New York Enacts Novel HERO Act to Protect Employees Returning to Work
New York, a state among the hardest hit by the COVID-19 pandemic, has now taken groundbreaking steps to protect its workers and maintain uniform safety standards statewide. On May 5, 2021, New York Gov. Andrew Cuomo signed the New York Health and Essential Rights Act (HERO Act) into law.
Details of the HERO Act
Under the HERO Act, effective June 4, 2021, the New York State Department of Labor will be tasked with creating industry-specific model airborne disease exposure prevention standards, which must address pandemic-related safety concerns. Such standards may require safety measures such as health screenings, social distancing and enforcement of isolation and quarantine orders, face coverings and other personal protective equipment (PPE), break times for handwashing, disinfection of high-touch surfaces and compliance with engineering controls to maintain proper air flow and exhaust ventilation. The HERO Act also requires the creation of joint employee-employer workplace safety committees in order to ensure widespread buy-in to safety regulations. Designated supervisors will be tasked with ensuring compliance with safety standards in their particular workplaces.
After finalization of New York's industry-specific safety standards, all private employers will be required to adhere to compliant plans by Nov. 1, 2021. Each employer will have the option of 1) adopting the Department of Labor's model safety standard or 2) creating its own safety standard that is at least as protective as the model standard. Once an employer has selected and implemented its safety plan, it must disseminate the plan to its employees in English and each employee's stated primary language, both upon hiring and upon the effective date of the act. Employers must also post the safety standard in a visible and prominent location in the worksite and include it in their handbooks. Additionally, employers with more than 10 employees must permit the creation of joint management and employee workplace safety committees that will review health and safety issues, plans and policies; participate in government site visits; and otherwise evaluate and monitor workplace safety.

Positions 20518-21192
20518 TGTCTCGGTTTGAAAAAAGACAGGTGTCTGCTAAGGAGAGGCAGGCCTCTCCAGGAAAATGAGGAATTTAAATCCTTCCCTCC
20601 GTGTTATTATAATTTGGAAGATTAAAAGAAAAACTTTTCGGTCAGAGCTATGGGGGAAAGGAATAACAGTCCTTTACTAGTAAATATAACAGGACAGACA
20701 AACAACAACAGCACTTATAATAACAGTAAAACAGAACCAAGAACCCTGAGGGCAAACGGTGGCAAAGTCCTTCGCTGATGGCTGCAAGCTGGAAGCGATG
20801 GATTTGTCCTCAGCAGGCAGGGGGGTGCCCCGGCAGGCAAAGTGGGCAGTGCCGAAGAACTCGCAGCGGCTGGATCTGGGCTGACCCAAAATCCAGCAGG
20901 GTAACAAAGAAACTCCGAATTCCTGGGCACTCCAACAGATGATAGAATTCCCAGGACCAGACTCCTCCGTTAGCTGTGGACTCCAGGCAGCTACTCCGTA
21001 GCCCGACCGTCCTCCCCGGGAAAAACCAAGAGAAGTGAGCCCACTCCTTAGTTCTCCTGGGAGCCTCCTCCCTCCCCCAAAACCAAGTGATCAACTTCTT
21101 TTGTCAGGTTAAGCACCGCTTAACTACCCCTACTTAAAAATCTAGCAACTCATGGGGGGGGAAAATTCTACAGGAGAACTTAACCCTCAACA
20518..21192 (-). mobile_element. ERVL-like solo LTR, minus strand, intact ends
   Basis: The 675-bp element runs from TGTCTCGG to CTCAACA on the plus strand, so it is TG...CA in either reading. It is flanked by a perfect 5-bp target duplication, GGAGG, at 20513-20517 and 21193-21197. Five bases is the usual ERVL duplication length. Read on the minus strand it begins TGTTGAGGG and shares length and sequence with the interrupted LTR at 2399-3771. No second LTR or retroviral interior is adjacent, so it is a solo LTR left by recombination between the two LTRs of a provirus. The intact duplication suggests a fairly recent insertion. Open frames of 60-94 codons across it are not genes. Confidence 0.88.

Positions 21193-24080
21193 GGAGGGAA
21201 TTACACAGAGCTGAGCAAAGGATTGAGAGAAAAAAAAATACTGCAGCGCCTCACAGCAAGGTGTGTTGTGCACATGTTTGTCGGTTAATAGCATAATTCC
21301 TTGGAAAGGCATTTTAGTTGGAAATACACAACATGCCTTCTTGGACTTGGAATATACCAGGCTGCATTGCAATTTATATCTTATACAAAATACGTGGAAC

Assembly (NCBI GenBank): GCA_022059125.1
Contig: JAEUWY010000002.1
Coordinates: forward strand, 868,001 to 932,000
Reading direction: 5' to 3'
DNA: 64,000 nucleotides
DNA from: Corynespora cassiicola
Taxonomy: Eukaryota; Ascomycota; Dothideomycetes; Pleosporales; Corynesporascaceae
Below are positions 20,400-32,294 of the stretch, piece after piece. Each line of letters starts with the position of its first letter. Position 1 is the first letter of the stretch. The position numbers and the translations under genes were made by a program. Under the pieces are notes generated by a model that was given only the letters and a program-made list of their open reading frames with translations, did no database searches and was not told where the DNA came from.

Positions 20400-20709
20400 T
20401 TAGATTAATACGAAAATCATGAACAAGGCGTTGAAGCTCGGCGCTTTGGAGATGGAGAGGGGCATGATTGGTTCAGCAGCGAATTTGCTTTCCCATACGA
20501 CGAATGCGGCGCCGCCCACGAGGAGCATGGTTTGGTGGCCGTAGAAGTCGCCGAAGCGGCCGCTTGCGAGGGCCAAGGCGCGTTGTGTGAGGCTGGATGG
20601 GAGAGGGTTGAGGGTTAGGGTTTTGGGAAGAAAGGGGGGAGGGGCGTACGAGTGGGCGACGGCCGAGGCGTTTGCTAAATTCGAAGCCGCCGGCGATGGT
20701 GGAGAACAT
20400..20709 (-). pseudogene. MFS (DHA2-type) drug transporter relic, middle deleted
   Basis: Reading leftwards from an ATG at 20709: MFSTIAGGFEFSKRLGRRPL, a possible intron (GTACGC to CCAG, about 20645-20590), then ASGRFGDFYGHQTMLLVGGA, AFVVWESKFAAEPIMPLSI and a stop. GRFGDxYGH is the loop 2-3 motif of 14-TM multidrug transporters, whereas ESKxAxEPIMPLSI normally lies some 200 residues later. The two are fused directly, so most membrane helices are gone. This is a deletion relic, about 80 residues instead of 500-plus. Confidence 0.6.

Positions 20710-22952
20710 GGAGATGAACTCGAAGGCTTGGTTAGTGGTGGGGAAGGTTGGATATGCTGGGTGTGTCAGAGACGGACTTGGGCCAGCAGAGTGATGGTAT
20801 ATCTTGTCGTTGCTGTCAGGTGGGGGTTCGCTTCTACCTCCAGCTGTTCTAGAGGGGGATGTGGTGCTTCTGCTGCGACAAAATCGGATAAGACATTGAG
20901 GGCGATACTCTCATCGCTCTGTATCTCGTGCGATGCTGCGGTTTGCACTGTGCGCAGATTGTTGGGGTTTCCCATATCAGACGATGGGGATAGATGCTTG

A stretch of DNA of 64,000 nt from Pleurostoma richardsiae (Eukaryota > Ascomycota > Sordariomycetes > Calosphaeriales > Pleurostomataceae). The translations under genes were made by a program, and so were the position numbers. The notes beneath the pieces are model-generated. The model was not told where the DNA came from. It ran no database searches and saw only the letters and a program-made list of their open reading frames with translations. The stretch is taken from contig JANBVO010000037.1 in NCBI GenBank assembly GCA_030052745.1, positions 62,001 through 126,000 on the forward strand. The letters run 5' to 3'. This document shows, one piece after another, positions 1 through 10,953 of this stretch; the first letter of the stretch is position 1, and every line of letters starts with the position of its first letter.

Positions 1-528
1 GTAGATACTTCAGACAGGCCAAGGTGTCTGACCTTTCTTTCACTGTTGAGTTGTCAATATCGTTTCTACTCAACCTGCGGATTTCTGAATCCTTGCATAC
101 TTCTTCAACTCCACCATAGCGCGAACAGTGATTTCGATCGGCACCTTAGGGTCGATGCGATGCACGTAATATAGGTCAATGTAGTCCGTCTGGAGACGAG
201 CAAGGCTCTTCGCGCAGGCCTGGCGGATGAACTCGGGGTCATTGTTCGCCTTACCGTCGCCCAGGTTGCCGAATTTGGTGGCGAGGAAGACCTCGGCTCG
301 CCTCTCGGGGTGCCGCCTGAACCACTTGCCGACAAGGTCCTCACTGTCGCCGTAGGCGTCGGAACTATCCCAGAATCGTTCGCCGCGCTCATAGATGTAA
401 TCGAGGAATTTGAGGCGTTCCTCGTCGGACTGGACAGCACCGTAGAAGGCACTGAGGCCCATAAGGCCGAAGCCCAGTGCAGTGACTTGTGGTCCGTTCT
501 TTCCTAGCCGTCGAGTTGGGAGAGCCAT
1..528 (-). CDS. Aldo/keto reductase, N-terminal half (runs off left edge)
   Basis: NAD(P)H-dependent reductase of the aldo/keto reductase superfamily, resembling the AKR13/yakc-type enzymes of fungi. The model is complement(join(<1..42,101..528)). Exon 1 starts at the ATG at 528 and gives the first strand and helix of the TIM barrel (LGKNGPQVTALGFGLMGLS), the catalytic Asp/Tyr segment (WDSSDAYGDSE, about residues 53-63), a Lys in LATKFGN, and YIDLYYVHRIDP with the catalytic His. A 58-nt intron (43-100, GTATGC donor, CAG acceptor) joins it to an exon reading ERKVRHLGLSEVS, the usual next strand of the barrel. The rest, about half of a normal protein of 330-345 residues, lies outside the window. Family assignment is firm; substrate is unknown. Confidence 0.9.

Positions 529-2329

Employers who do not comply with the HERO Act may face civil penalties of up to $10,000 and even potential civil action from the state labor commissioner. The HERO Act also creates a private right of action for employees to obtain injunctive relief, attorney's fees and liquidated damages of up to $20,000 for safety violations. Employers challenged by an employee under the HERO Act may present an affirmative defense that they had a "good faith basis to believe that the established health and safety measures were in compliance with the applicable airborne infectious disease standard."
Conclusion and Considerations
For questions about how the New York HERO Act applies to your organization, please contact the authors or another member of Holland & Knight's Labor, Employment and Benefits Group. Holland & Knight attorneys have extensive experience advising organizations in policy determination and implementation.
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